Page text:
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Retailer Risks: You Don’t Know What Will Work Until You Try It


If you’re a pet retailer, you know that it’s impossible to be a business owner without taking risks. Typically, the first risk that a business owner encounters is making the decision to open a business in the first place. As anyone will tell you, retailers know that they face competition in several directions, from other small retailers to big-box giants. However, if you talk to the most successful business people, they will tell you that their willingness to accept that risk made the difference between success and failure.

Amy Tihlarik says the ongoing joke in her family is that she starting loving animals the moment she entered the world as a newborn. As an adult, she knew she wanted to do something “crazy and different,” as she describes it. Her specialty pet shop, The Zany Pet Shop on Mille Lacs in Milaca, Minnesota, was the result.

While some retailers try to meet the needs of all pet parents by providing products for everything from fish to horses, Tihlarik wanted to do the exact opposite with her business. According to Tihlarik, the theme of everything about her business is “small.”

“I love small animals and knew others did also,” she added. “Though a risk, I knew it would pay off.”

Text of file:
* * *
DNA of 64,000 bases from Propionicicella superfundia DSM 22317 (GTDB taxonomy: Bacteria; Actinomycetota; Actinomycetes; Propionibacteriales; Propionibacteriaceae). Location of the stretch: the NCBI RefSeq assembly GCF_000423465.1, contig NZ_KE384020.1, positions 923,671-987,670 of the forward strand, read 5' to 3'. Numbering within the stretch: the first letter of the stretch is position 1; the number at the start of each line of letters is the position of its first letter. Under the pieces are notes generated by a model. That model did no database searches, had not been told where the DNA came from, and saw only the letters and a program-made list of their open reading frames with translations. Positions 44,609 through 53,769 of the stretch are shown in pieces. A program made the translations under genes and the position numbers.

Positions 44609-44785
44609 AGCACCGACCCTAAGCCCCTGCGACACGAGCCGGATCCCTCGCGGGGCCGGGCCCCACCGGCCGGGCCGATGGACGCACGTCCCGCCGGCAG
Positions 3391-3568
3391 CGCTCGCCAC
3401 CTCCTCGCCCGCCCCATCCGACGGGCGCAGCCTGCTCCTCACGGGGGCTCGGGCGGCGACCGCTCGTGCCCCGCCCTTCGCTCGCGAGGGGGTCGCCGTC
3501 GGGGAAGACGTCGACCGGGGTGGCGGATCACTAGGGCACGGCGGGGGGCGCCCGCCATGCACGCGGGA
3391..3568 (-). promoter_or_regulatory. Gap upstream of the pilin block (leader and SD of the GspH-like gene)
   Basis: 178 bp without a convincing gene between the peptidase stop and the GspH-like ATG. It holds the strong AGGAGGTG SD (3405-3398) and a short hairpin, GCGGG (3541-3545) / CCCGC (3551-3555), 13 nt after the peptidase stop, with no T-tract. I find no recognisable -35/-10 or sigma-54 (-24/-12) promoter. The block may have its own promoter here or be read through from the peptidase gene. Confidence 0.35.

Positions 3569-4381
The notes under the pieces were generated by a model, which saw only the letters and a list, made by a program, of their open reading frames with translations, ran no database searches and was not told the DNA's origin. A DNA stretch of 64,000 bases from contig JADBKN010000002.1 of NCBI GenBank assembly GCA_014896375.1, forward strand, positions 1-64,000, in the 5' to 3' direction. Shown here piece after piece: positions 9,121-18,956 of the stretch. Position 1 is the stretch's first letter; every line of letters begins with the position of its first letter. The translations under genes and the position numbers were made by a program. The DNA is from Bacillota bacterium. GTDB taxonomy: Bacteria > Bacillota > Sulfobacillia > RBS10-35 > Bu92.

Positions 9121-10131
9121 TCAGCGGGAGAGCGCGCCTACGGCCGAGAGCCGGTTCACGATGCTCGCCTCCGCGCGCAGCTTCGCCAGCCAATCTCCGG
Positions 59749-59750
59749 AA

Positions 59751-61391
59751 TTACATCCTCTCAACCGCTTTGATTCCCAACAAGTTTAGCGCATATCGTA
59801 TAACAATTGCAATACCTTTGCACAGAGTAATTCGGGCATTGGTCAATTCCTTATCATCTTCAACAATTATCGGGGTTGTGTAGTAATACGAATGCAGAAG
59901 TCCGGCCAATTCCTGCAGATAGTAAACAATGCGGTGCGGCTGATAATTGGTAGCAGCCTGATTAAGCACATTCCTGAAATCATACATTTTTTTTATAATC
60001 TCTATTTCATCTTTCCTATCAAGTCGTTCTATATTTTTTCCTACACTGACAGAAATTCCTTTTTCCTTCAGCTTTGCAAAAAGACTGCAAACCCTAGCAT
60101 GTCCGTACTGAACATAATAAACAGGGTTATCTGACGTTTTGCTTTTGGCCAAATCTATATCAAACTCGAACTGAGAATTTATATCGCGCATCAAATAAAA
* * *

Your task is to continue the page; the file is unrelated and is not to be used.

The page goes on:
Her shop specializes in harder-to-find breeds of guinea pigs, fish, hairless rats, hamsters and chinchillas.

“Through a lot of hard work and dedication, I am so humbled and honored to be so different, and to have a one-of-a-kind pet shop,” she continued. “My staff and I are so happy to be the only small animal pet shop in the area … well, or anywhere, really.”

Picking a narrow focus by specializing in small animals was not the only risk that Tihlarik made. She opened her business in the tiny town of Milaca, Minnesota with a population of about 3,000.

“Not knowing if a shop in this small town would be a ‘go’ was a definite risk,” she said. “But it has been blessing after blessing.”

Beyond focusing on “small,” Tihlarik has made other deliberate decisions to set her store apart from others, such as the décor and the “hands-on” way that customers get to interact with the animals she sells.

“Our shop is very small, just 180 square feet, and that does pose some issues, but people tell us all the time how homey and cute it is. The feel of it does not scream ‘pet shop,’ it screams ‘home’ decorated in Disney theme that kids and adults just love,” she said, adding that the store allows customers to play with and hold any animal they want. “We believe allowing the customers to be up close to the animals allows them to see if an animal is right for them.”

Tihlarik says she will continue to take risks to not only help her business grow, but to serve her customers as well. By opening a second shop sometime soon, she looks forward to sharing the love of small animals with more people.

Her advice to others about taking risks in their businesses?

“Go for it,” exclaimed Tihlarik. “Push through the fear, do what makes you happy and never give up your dreams. I am 37 and just figured mine out. You’re never too old to achieve all your dreams.”

Petagogy, a Pittsburgh-area, independently owned pet supply store, was founded in 2011 by two couples (and friends) Ben Huber, Elsie Lampl, Heather Blum and Cole Wolfson.